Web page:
Almost done

I was listening to a radio talk show on my headphones at work, and the next caller said he’s “a deeply religious man.” That’s never the start of a worthwhile conversation, is it? Someone who’s shallowly religious or even just plain religious might be a schmuck or might be a mensch, but anyone who says “I’m deeply religious” is taking it far too seriously.

♦ ♦ ♦

After doing my eight hours, I came home and ate something unhealthy, and watched as my word processor slowly printed out my diary for July. It was 7:00, so it had to be safe, so I went back to work to print 50 copies of the zine, saving the expense of Kinko’s.

If you’re wondering, no, there aren’t 50 people reading this. Just 11 so far, but there were two orders in the mail last week, and printing 50 copies costs the same nothing as 20, so I might as well think big.

While my copies were printing, twice the door opened and strangers came into the copy room. The first was just the janitor, no worries, but my second unwanted visitor about gave me a coronary. I didn’t know her, she didn’t know me, but she was dressed like an executive and I was dressed like nobody because that's who I am. We both knew she had rank.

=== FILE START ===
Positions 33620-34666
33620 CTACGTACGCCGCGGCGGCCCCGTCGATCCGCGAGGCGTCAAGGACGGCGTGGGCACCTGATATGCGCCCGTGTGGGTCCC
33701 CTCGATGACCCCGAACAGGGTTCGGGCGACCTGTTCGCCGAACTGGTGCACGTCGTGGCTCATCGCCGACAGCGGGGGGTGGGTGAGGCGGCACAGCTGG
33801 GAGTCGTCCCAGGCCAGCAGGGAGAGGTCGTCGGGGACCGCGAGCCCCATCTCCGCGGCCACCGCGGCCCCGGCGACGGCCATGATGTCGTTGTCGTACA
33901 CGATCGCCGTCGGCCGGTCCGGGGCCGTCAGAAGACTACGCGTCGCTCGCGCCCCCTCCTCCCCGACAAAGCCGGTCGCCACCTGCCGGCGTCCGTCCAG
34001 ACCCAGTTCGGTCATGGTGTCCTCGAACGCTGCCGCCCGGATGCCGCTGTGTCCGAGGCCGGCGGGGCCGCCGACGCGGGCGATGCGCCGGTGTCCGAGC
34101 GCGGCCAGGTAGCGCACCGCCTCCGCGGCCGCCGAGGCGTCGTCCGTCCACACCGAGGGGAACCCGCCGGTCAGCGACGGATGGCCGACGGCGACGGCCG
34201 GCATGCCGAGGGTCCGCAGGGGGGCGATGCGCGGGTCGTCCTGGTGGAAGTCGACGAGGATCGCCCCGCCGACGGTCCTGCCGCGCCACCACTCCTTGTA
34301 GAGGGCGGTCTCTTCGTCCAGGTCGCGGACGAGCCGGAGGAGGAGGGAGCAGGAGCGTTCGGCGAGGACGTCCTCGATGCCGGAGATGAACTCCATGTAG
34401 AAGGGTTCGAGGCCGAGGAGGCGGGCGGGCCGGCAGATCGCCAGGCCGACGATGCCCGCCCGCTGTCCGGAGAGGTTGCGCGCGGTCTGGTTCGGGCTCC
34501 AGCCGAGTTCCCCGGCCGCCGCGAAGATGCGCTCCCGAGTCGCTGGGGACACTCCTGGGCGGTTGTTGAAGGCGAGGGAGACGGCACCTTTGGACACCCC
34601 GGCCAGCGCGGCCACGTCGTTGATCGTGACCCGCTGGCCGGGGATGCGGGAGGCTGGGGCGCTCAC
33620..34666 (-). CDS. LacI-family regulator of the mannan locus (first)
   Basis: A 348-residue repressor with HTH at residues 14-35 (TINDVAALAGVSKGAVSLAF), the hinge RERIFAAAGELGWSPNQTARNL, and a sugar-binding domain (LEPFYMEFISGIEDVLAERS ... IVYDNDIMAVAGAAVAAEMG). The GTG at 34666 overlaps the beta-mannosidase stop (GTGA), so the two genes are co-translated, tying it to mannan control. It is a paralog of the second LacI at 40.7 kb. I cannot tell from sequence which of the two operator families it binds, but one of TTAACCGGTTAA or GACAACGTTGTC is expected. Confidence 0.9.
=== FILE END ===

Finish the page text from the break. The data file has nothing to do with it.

There are three Xerox machines in the room, but the other two are old and slow, so everyone prefers the newer, bigger machine — the machine I was using. The machine she was waiting for. Since when do executives use the copier, instead of sending some worker-drone to make their copies? And since never do executives wait? But she waited.

“Almost done,” I said, and hoped it was true. There weren’t too many pages left to print, so long as the copier didn’t jam, and it didn’t jam. I was sweating like some fat guy, though, as the last few copies of my zine printed, and the pages automatically sorted and stacked.

And what comes out at the top of the stack? Page 1, with the enormous words PATHETIC LIFE at the top, legible from anywhere in the room or across the street. I flipped the stack upside down as soon as I noticed, and if she saw it she didn’t say anything.

Quickly I stacked my copies in a box, and said “Good night.” She stepped up to the machine and started running her copies, and I walked all casual down the hall, but — I don’t know. Maybe Kinko’s would be worth the price.

From Pathetic Life #3
Wednesday, August 3, 1994

This is an entry retyped from an on-paper zine I wrote many years ago, called Pathetic Life. The opinions stated were my opinions then, but might not be my opinions now. Also, I said and did some disgusting things, so parental guidance is advised.


Addendum, 2021: For those who aren't senior citizens like me, Kinko's was a nationwide chain of photocopy shops, later bought and rebranded as FedEx.



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